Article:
Ways to Prevent Cyber Crime: The Elite Cyber Criminals’ Stories
The Secret World of Cyber Criminals and Strategies for Addressing Cyber Crime
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This book is the product of my 7-year human cyber criminal project. It is a must read if you want to know various ways to prevent cyber crime and update your knowledge about the latest cyber crime techniques. You can use this book to do extensive research and learn various ways of protecting your organization or business from cyber attacks, especially if you’re working or learning from home.
I spent the last 7 years traveling to 20 different cybercrime hotspots around the world. A few of them are Russia, Ukraine, Romania, Nigeria, Brazil, USA and China. I traveled to these places to try and understand how the organization of cybercrime works, and to get a bit more of an informed opinion about it. That’s quite a standard way sociologists do things.
What I did over the 7-year period is I interviewed 240 different people, including law enforcement backgrounds, the private sectors who’re involved in tracking this type of activity, and then also cybercriminals. The purposes of this is to put all this information together in this book, to make you know the truth, and understand more about cyber crime.
Table of Contents
1. Meaning of Cyber Crime
1.1 Cyber Attack
1.2 Cyber Warfare
2. The Rise of Cyber Crime
2.1 The Three Main Types of Cyber Attack
2.1.1 Distributed Attack
2.1.2 Central Attack
2.1.3 Personal Attack
2.2 The Criminal Industry with Staggering Rewards
2.3 Why Cyber Crimes Are Under-Reported
3. Cyber Attacks in Era of Covid-19 & Survival Strategies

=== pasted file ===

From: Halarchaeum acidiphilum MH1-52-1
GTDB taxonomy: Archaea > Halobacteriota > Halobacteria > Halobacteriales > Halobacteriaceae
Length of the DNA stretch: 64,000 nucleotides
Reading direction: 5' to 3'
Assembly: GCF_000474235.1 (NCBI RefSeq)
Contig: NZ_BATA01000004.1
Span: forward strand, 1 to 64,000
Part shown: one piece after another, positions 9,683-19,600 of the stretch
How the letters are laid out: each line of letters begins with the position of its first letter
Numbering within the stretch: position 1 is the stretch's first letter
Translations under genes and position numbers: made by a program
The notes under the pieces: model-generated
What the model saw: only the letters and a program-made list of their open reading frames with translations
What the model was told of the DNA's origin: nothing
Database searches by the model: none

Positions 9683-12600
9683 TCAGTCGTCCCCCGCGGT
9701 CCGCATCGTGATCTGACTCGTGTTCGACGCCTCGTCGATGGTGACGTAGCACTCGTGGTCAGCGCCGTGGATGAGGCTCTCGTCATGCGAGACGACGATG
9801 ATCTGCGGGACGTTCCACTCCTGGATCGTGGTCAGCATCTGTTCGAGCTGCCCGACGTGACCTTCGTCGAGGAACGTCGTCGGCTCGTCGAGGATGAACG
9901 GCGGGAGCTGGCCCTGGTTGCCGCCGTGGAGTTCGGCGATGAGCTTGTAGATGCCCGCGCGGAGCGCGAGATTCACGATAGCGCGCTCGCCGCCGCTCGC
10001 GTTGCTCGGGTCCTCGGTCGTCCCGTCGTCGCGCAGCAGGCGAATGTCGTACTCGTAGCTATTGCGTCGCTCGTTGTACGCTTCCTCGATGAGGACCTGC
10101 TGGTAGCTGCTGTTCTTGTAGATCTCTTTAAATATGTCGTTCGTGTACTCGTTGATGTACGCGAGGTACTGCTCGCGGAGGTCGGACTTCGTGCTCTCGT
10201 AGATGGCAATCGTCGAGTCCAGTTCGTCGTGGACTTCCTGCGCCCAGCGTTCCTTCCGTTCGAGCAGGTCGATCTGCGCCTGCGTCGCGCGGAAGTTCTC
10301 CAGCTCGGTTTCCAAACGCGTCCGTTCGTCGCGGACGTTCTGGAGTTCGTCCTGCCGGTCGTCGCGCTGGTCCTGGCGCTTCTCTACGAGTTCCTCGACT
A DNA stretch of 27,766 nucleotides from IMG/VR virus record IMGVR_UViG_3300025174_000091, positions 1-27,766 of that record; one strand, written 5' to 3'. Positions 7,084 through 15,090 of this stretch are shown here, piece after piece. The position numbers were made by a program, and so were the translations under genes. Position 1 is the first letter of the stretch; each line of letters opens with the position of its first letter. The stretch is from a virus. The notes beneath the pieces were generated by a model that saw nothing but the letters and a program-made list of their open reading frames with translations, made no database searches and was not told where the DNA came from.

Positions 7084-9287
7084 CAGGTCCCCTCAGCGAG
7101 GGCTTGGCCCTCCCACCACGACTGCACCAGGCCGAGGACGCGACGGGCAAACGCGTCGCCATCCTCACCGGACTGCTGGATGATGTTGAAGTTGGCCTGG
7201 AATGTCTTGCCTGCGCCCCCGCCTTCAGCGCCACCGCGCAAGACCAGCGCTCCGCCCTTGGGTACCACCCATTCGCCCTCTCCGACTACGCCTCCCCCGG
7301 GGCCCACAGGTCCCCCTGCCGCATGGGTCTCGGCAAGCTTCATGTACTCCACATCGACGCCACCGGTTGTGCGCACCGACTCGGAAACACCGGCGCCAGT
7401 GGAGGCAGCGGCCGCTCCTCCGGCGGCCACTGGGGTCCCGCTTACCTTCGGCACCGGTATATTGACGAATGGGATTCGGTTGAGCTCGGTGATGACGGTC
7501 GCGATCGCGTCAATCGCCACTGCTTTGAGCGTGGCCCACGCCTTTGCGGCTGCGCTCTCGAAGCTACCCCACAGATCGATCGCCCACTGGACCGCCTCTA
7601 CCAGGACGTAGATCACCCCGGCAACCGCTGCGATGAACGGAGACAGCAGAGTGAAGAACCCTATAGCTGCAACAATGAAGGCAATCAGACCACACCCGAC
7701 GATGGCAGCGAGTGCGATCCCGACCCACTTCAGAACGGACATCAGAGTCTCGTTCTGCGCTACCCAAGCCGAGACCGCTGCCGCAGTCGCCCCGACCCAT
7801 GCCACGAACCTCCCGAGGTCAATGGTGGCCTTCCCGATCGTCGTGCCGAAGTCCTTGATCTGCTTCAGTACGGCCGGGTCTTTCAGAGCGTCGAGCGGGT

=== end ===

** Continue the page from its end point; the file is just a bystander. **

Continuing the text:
3.1 Fishing Scam
3.2 TrickBot Infection
3.3 Social Engineering Attacks
3.4 Attacks on “Unimportant” People
3.5 Attacks from Government Agencies
3.6 Netwalker Ransomware
3.7 Malicious Websites & Other Attacks on Organizations and Individuals
3.8 Spoofing Attack Detection & Prevention
3.9 Work/Learn from Home Challenges & Strategies to Survive
3.9.1 Two-Factor Authentication
3.9.2 Security Updates and Patches
3.9.3 How VPN can Help
3.9.4 Safety on HTTP/HTTPS Websites
3.9.5 Testing Your Organization’s Cyber Incident Response Plan (IRP)
3.9.6 How to Secure Zoom Meetings from Cyber Attacks & Protect Privacy
3.9.7 Fake News, App Permissions & Privacy Concerns
3.9.8 Get Trained if You Represent an Organization
4. Cyber Crime & The Mafia
4.1 The People’s Perceptions & Mainstream Position
4.2 My Focus & Approach
4.3 Defining Organized Crime & Mafia
4.4 The Russian Mafia
4.4.1 Where the Russian Mafia Came From
4.4.2 A Famous Case: The Citibank Heist
4.5 Is the Mafia Taking Over Cyber Crime?
4.5.1 Key Findings 1: Understanding the Interaction Between Organized Crime and Cyber Crime
4.5.2 Key Findings 2: Types of Organized Crime Involvement in Cyber Crime
4.5.3 Key Findings 3: Using Technology to Enhance Existing Criminal Operations
5. A New Breed of Cyber Criminals
5.1 How They Source Protection
6. The Big Picture Thinking: Best Strategies for Addressing Cyber Crime
6.1 The Key Takeaways
Cyber crime is a crime that is committed with a computer, a computer network or a networked device. Cyber crime involves activities like attacking computer systems (for example, by hacking), raiding bank accounts and stealing information from companies, groups or individuals. Computers are often used in the commission of a cyber crime. Cyber crimes are also offenses that are committed against individuals, or groups of individuals, with a criminal motive to intentionally harm the reputation of the victim, cause physical or mental harm, or financial loss to the victim directly or indirectly.